Celebrate Washington’s Birthday
With A Collection
Almost forgotten in the holiday observances of the United States is that or almost 200 years, February 22 was celebrated as the birthday of George Washington. Today, Washington’s birthday, along with that of Abraham Lincoln on February 12 and all th other Presidents, have been condensed into a single holiday called “President’s Day.” Collectors, however, can still continue to accumulate and enjoy the items from the past that were made to celebrate “George’s Day.”
George Washington died in 1799. during the next century, numerous mementoes of Washington were made. Some of the earliest were memorial portraits created in either needlework or painting. The portraits usually depicted a tomb with mourners, a weeping willow tree, a depiction of the goddess Liberty and often a view of Mount Vernon. Many of these representations were made by young women as gifts to be given on Washington's birthday.
Throughout the 19th century, Washington’s likeness could be found on such things as a silk umbrella with his likeness on the handle, fabric handkerchiefs, sterling silver spoons with busts of his head, pressed glass bread plates and postcards. These commemorative pieces really proliferated at the 1876 Centennial.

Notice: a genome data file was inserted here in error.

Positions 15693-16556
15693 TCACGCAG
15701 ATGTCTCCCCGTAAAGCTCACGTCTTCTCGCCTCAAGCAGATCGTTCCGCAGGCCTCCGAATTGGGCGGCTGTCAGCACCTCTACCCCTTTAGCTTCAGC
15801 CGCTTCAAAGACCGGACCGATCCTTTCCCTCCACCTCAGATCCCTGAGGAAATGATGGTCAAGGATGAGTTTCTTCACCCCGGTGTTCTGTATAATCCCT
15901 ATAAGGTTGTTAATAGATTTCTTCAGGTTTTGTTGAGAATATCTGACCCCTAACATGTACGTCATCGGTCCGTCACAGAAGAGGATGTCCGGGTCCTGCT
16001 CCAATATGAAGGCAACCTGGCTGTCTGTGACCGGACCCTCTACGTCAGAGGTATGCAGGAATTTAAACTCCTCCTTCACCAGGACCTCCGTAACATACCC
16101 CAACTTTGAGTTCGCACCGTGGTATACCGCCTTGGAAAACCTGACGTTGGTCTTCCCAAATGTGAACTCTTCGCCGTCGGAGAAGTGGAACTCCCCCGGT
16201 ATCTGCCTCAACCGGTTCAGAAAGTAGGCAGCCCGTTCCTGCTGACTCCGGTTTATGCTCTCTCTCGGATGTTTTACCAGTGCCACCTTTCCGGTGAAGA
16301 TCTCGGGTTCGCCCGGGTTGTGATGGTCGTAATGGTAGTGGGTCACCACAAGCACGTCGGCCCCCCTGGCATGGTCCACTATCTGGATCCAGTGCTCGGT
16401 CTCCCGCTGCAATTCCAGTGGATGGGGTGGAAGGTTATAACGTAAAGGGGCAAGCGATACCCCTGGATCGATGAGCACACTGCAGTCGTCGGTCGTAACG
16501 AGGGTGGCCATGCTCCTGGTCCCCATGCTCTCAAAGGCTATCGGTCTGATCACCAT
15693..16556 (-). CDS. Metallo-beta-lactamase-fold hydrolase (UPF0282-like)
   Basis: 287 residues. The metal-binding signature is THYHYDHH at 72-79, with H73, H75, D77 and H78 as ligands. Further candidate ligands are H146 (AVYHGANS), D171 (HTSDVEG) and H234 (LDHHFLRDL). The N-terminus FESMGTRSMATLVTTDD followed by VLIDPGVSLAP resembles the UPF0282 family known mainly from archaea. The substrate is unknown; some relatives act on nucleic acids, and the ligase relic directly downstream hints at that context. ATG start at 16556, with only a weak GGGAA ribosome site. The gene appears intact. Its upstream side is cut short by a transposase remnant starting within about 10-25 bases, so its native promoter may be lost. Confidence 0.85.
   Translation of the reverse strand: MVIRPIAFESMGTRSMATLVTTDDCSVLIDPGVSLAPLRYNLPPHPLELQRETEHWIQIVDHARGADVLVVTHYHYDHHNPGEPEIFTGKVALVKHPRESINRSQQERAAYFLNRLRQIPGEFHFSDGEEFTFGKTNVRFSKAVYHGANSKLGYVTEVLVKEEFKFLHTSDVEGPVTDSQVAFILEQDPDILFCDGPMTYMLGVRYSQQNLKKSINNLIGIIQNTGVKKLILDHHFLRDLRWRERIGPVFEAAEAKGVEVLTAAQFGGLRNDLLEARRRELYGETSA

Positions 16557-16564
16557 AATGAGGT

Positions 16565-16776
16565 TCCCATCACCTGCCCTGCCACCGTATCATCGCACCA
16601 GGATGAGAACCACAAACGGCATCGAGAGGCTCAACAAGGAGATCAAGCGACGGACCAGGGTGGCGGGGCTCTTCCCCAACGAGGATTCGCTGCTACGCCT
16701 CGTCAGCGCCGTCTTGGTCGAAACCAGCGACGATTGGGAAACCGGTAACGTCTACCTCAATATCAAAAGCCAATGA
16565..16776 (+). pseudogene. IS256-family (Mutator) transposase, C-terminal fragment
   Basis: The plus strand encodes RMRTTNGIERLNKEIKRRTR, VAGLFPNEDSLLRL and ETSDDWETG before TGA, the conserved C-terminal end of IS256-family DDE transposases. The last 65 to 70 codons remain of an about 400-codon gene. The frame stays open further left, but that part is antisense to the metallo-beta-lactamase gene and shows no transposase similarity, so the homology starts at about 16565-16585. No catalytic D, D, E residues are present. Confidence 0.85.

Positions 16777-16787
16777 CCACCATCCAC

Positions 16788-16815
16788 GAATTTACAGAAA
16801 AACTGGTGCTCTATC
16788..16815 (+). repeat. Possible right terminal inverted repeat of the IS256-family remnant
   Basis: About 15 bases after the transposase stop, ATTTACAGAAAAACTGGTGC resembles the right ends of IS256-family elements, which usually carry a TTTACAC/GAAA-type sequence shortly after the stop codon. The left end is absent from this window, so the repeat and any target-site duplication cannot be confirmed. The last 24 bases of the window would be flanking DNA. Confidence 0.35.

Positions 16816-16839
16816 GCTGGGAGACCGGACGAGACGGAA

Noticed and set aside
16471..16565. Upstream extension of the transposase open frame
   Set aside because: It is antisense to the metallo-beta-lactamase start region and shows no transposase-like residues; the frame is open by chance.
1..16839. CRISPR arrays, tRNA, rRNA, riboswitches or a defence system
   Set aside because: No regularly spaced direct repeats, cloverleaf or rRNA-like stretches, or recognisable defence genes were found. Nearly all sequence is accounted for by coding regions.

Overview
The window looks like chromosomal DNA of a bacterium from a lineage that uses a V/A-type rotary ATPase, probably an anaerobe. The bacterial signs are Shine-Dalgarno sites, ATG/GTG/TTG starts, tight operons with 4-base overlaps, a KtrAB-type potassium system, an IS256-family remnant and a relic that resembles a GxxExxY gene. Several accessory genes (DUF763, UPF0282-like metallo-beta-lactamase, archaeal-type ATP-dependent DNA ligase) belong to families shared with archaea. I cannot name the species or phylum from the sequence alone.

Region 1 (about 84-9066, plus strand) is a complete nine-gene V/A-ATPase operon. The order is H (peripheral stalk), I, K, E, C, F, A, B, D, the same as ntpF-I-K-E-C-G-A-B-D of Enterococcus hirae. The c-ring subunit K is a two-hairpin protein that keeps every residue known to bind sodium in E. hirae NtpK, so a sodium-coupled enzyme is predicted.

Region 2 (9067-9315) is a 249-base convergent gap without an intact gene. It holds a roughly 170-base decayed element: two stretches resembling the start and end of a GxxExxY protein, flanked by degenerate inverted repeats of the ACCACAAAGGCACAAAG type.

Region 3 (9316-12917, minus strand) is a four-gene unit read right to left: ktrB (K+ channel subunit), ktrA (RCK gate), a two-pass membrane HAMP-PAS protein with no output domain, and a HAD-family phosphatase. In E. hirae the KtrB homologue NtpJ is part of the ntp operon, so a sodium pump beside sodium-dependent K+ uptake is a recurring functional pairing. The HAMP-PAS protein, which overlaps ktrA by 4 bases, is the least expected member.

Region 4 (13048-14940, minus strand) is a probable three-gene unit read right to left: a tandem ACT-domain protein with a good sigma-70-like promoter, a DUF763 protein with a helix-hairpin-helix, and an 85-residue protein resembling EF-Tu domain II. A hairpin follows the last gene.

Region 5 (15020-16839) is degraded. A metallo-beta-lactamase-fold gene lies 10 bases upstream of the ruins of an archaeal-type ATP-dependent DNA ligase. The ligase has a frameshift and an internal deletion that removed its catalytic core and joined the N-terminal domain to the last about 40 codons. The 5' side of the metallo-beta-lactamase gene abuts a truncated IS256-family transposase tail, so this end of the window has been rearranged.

Currier and Ives produced several prints, including “General George Washington” and “The Death of Washington” during the second half of the century.
The 100th anniversary of Washington’s inauguration as President, brought on a new wave of Washington collectibles. One example was a cast iron hatchet that had is head engraved in the blade and an eagle perched on the handle.
By the early 20th century, items for decoration at home on Washingon’s birthday were appearing, many of them utilizing the legend of Washington refusing to cut down a cherry tree. Among these were candy containers, often taking the shape of hatchets, stumps with attached cherries, busts of Washington and Washington on a horse. There were cookie cutters shaped like hatchets, and ice cream molds.
For permanent use in the home, there were such large items as cat iron andirons, supporting a figure of Washington over a foot in height; cast iron doorstops, bookends, cast iron banks and trivets.
In 1932, the 200th anniversary of Washington's birth, another batch of memorabilia hit the market. Pins, badges and buttons were available for every patriotic American to wear. Frosted glass plates, china plates with transfer prints and glass flasks all contained his likeness.
Further items appeared at the nation’s Bicentennial in 1976, and will undoubtedly continue to appear at regular intervals in the future.
The biggest challenge for a collector of George Washington memorabilia is deciding how to limit the collection, with so much material from which to choose.
Return to Index